Machine Learning explained by Mango Shopping!

When I read this Quora question: Machine Learning: How do you explain Machine learning and Data Mining to non CS people?, I started wondering what would be an interesting analogy between a common activity that people can easily relate to, and the idea of “learning” algorithms.

Then, it struck me:

Mango Shopping

Suppose you go shopping for mangoes one day. The vendor has laid out a cart full of mangoes. You can handpick the mangoes, the vendor will weigh them, and you pay according to a fixed Rs per Kg rate (typical story in India).


Obviously, you want to pick the sweetest, most ripe mangoes for yourself (since you are paying by weight and not by quality). How do you choose the mangoes?

You remember your grandmother saying that bright yellow mangoes are sweeter than pale yellow ones. So you make a simple rule: pick only from the bright yellow mangoes. You check the color of the mangoes, pick the bright yellow ones, pay up, and return home. Happy ending?

Not quite.


Read the complete answer on Quora

EDIT: My answer seems to be getting a lot of attention, with many people who had little idea about machine learning earlier, appreciating the intuitive analogy with Mango Shopping! It reinforces my view that there is a real need for someone to provide simple and intuitive explanations for ML concepts (which I have tried to do in my other answers on Quora).


In layman’s terms, how does Gibbs Sampling work?

This question which was asked on Quora reminded me of the tough time I had during my Advanced Machine Learning course, trying to get a hold of Gibbs Sampling. Fortunately, since I seem to have understood the crucial idea behind the process by now, I thought it would be cool to try to simplify it for those who are getting sleepless nights because it.

The Gibbs sampling algorithm is one solution to a basic and important question:How do you sample values from a probability distribution?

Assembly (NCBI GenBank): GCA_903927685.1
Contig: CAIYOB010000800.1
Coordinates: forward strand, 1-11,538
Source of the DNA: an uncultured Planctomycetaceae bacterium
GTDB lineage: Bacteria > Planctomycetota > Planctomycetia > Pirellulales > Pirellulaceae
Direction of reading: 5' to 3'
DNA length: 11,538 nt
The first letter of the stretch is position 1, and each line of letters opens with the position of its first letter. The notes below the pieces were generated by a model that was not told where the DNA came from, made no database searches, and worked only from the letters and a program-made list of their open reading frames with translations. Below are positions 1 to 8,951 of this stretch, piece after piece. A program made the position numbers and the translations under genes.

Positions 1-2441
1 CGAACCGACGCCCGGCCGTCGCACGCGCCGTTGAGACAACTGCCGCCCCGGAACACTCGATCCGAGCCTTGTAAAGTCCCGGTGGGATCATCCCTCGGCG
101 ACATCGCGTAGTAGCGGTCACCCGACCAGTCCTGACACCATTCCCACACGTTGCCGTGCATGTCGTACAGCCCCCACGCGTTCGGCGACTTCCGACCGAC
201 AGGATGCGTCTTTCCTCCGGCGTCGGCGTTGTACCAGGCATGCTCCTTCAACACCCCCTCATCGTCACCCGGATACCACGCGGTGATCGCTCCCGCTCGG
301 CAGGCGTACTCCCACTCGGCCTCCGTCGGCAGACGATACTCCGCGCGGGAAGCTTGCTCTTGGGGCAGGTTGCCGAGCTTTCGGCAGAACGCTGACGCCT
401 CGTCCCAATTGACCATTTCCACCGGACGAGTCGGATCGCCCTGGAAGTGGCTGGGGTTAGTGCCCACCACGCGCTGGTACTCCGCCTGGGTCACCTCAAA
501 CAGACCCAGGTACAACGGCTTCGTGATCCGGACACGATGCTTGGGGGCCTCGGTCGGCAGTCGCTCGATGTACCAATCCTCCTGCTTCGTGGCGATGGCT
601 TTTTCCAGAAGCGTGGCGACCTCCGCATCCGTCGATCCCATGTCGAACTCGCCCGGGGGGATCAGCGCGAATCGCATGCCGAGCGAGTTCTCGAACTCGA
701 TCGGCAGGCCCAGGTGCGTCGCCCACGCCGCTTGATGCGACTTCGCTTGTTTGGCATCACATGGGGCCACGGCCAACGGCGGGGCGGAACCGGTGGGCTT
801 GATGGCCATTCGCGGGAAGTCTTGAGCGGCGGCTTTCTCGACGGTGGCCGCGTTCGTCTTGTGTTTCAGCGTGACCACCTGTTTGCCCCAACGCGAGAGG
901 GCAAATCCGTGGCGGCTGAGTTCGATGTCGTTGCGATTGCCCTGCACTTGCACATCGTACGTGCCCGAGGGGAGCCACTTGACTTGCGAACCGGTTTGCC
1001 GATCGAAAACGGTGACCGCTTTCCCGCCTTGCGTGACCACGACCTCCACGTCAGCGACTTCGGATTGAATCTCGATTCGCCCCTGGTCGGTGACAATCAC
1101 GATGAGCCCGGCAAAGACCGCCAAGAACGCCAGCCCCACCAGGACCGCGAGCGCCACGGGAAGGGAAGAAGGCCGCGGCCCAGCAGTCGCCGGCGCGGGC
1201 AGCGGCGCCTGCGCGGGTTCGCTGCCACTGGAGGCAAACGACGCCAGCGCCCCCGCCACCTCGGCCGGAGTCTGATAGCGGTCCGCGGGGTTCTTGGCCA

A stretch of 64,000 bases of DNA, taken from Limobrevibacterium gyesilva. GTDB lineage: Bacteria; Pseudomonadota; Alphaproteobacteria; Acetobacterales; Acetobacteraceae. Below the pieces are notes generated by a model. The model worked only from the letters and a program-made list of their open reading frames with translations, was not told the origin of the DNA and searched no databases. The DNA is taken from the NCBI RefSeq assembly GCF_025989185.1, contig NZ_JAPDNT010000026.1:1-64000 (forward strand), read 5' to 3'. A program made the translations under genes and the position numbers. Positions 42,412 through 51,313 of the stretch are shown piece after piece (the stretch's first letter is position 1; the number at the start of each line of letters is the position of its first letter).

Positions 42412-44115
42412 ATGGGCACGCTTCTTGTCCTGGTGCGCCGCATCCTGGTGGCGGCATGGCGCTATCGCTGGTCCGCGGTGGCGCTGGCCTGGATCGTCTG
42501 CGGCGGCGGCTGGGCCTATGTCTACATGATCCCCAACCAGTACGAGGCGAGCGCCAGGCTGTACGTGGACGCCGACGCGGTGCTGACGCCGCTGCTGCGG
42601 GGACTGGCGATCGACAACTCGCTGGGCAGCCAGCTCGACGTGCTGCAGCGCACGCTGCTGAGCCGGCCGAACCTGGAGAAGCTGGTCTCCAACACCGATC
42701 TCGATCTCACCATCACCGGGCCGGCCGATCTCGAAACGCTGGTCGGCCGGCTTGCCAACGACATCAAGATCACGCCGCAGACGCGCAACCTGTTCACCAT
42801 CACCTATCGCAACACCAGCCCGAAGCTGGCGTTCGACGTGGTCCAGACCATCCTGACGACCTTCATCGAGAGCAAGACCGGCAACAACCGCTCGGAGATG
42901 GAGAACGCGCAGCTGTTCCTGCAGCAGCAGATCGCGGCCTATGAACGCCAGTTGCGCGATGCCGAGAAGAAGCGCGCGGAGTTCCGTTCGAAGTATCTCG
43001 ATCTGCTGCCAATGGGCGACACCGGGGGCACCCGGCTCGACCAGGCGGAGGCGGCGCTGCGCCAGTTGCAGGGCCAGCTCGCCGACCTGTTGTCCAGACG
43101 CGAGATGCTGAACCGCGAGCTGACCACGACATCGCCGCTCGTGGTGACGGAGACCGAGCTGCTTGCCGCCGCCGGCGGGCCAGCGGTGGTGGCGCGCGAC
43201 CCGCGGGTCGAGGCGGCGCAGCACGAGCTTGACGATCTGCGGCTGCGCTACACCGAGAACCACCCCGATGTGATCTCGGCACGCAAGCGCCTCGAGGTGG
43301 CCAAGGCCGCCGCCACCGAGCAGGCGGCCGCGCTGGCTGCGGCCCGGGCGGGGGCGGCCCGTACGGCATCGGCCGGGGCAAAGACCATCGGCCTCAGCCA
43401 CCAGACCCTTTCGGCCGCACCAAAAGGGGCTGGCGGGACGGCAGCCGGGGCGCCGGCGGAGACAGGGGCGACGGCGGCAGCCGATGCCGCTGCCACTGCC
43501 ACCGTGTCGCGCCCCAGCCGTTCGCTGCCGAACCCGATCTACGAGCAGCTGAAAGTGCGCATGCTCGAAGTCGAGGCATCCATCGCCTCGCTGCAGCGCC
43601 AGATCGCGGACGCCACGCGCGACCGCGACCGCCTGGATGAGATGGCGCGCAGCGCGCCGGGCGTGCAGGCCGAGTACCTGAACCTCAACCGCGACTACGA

Lets look at simple cases first. Suppose your distribution has a single variable X which takes two values:

P(X=0) = 0.5 and P(X=1) = 0.5

How do you sample a value of X? Simple, flip a coin. If its heads, X=1, else X=0. And if you are a computer program, call rand( ) (or any uniform random number generator of your choice) and if rand( ) > 0.5, then X=1, else X=0.

(Note: we assume rand( ) returns real numbers in the interval [0,1])

This was a binomial distribution. What if you have a multinomial distribution?

Read the complete answer on Quora

P.S. 1: Trying to simplify ML concepts through Quora answers seems to be a great way to sharpen my own idea of the same.

P.S. 2: I think a compilation of all difficult ML concepts explained in a simple way would do a great deal of benefit to the world (Don’t suppose something like this exists already). Hoping to write such a book some day 🙂

Support Vector Machines: Why is solving in the dual easier than solving in the primal?

Support vector machines are probably the most talked about classifiers. Writing an answer for this Quora question: Why is solving in the dual easier than in the primal, was a good opportunity for me to refresh my understanding of this concept.

Short answer: kernels. Long answer: keeerneeels. 🙂

A more intuitive answer:

The most significant benefit from solving the dual comes when you are using the “Kernel Trick” to classify data that is not linearly separable in the original feature space…

Read the complete answer on Quora

A Note On The Name Of The Blog

“Prior Wisdom” is a reference to Bayesian Inference.

Bayes Theorem

Bayes Theorem

Bayes Theorem states that how well we can make inferences from any event (the posterior probability) depends on what we already know about the world (the prior probability) and what we can say about how our hypotheses affect the evidence (the likelihood). The more accurately our priors depict the real world, the better we can make sense of the problem at hand. From the Wikipedia page on Prior Knowledge For Pattern Recognition:

Prior knowledge refers to all information about the problem available in addition to the training data. However, in this most general form, determining a model from a finite set of samples without prior knowledge is an ill-posed problem, in the sense that a unique model may not exist. […]

The importance of prior knowledge in machine learning is suggested by its role in search and optimization. Loosely, the no free lunch theorem states that all search algorithms have the same average performance over all problems, and thus implies that to gain in performance on a certain application one must use a specialized algorithm that includes some prior knowledge about the problem.

My take is that the all of human wisdom can be encoded in the prior. All learning effort is directed towards “knowing all there is to know” through modelling a prior that accurately depicts the nature of the world.

I see this pattern in all spheres of human knowledge (maybe its just a cognitive bias!), including both the natural and human sciences. Hmm, need to think about how can I use this prior wisdom. 🙂